Friday, March 7, 2014

Morph Effects Part II: The Old Fashioned Way

So my last post before Spring Break. What to talk about?

Earlier this semester I talked about some of the morphing effects that were done in Grimm. While today we use computer animation along with make up to convey the various character and creature morphs, filmmakers had to rely on other methods. Here are some of the most well know practical effect transformations.

1) The Werewolf Transformation (An American Werewolf in London) (1981)
Of the transformation morphs that I am able recollect and this point, this was one of the more difficult ones. Through a series of quick cuts, Academy Award winning Special Fx artist Rick Baker has new bits of make up applied to in each cut. Also body casts were made of the creature and had to be applied to actor David Naughton. The whole process to approximately 10 hours to shoot only a few second worth of footage.

2) The Wolfman (1941)

This transformation in the 1941 version of The Wolfman works effectively by using a combination of its editing and subtle changes in make up. First the filmmaker's apply little bits of Lon Chaney Jr.'s make up. Immediately afterwards the editors perform a soft cross dissolve to the next frames where the make up artist apply the next layer of werewolf make up. This process continues until we have a completed werewolf as seen in this clip.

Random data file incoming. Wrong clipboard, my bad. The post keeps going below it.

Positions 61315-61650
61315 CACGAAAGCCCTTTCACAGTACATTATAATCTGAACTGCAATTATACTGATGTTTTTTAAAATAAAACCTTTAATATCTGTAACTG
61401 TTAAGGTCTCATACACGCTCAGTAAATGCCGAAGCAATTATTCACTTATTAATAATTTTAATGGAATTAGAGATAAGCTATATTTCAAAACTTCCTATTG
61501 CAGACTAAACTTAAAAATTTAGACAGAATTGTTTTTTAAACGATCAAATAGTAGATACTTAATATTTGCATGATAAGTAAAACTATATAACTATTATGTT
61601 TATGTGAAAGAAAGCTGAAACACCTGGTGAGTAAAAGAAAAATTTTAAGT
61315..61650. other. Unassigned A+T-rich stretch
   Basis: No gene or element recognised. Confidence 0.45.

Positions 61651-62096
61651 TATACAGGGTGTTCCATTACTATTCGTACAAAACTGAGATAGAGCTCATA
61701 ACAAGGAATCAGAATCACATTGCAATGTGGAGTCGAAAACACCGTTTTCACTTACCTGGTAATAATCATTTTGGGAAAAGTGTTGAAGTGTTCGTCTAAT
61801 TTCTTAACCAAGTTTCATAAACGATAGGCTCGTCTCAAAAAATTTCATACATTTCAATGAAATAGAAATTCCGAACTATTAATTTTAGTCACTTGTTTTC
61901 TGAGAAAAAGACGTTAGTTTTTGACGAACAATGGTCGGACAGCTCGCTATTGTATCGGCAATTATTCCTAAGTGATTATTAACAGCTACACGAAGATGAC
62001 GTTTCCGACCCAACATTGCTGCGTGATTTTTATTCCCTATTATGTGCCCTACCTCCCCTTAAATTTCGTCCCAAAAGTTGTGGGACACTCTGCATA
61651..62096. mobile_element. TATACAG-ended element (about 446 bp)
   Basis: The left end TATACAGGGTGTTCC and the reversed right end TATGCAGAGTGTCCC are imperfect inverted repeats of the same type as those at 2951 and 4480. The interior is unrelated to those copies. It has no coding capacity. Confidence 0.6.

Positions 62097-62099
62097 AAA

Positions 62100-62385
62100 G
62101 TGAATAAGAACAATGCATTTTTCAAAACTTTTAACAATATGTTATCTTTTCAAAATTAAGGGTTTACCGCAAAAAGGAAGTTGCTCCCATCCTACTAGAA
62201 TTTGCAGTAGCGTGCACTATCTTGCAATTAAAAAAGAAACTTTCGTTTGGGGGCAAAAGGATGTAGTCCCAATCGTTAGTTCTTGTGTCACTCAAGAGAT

3) Dr.Jekyll & Mr.Hyde (1931 version)

This particular effect for years was one of Hollywood's most guarded secrets, up  until the director's death. This transformation I think is by far one of the most interesting in it's application. When actor Fredrick March transformed into his Hyde persona, they switched the light in the scene to a red one. The actor already would have his make up on for his Hyde character but in regular light it could not be seen. When the light was switched to a red one slowly over time to reveal the actor's make up.

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